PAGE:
The worry is that other local authorities had put their fluoridation schemes on hold, pending the outcome of the case. The judge expressed sympathy for people who disagreed with fluoridation but said there was no illegality in the decision-making process.
It is apparently not the law that fluoridation can only occur when a majority of the local population agree. The decision to add fluoride to water came after 72% of those who responded to public consultation opposed it, with 28% in favour!! Parliament it seems has entrusted area-specific decision making to the relevant strategic health authority (SHA) - what now with the abolition of SHAs?
Campaign groups including the Safe Water Campaign for Gloucestershire of which I am a founding member, have backed Ms Milner's case, arguing that there are potential side effects from bone cancer to thyroid problems and brown spots on the teeth. None of this can be taken into account. Doug Cross writing in UK Councils Against Fluoridation still believes we can challenge the legality of adding fluoride to our water supplies.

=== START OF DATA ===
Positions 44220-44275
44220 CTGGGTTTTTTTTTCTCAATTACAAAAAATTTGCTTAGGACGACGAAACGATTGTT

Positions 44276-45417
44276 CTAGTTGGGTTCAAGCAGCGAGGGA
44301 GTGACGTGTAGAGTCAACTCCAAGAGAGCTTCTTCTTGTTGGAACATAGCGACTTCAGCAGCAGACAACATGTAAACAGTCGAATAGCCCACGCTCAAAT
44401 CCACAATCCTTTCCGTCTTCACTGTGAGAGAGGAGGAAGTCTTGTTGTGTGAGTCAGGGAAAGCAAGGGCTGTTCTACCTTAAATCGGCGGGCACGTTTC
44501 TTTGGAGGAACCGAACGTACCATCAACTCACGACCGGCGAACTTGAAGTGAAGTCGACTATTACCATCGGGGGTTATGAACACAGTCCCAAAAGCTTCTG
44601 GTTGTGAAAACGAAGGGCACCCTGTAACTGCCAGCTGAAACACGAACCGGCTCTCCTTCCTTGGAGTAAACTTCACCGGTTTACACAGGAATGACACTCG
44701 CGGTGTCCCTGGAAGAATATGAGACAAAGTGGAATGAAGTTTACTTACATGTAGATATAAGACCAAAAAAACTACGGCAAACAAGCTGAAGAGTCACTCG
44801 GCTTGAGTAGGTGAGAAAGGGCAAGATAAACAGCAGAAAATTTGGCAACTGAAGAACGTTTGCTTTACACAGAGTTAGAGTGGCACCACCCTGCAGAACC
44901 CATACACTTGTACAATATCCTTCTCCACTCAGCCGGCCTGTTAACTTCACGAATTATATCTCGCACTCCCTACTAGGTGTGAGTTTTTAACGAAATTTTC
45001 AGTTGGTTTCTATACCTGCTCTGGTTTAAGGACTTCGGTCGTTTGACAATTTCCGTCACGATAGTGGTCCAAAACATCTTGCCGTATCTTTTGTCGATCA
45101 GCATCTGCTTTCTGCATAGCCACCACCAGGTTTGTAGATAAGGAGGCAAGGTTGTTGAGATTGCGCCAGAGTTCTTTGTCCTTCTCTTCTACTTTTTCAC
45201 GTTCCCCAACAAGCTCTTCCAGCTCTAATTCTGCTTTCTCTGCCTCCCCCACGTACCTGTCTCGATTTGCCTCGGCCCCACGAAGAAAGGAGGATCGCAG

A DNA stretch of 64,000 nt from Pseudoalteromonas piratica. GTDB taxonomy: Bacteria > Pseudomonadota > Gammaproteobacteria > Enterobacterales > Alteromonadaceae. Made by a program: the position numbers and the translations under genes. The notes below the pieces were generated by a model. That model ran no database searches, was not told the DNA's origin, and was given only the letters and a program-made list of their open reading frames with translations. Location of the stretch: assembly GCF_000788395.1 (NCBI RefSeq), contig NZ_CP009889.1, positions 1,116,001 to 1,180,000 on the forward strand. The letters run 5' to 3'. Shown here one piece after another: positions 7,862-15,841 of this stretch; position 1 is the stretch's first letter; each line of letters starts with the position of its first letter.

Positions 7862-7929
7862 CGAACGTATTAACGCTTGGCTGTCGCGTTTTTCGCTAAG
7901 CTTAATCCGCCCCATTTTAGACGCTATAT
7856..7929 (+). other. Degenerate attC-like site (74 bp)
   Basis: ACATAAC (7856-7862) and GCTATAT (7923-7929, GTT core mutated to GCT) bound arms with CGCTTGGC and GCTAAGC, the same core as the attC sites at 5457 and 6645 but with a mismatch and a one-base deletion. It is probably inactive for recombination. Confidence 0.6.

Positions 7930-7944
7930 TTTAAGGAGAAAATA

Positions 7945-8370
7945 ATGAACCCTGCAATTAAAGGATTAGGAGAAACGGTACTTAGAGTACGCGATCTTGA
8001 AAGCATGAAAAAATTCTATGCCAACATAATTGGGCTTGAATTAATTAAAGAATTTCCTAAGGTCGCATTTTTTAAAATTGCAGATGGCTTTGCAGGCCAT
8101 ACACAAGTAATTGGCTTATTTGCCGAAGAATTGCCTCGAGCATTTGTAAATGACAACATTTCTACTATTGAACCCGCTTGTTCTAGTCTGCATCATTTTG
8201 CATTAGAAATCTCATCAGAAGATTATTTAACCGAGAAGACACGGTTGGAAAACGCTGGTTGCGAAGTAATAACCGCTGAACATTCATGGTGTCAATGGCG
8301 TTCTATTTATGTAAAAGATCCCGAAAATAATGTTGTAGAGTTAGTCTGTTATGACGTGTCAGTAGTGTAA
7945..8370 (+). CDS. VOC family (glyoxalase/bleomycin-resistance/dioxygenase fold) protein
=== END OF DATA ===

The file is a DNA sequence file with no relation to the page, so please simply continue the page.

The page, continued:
Responding to the judgment, Geraldine Milner stated afterwards: “I am obviously disappointed. This is a grim day for justice for the people of Southampton. I am speaking with my legal team with regard to an appeal and sincerely hope to continue the fight.”
See article here on our Safe Water Campaign site here.
The decision now makes it easier to fluoridate Gloucestershire - although at present we have been assured this is not on the agenda at the moment. I fear that as other schemes go ahead the pressures will build.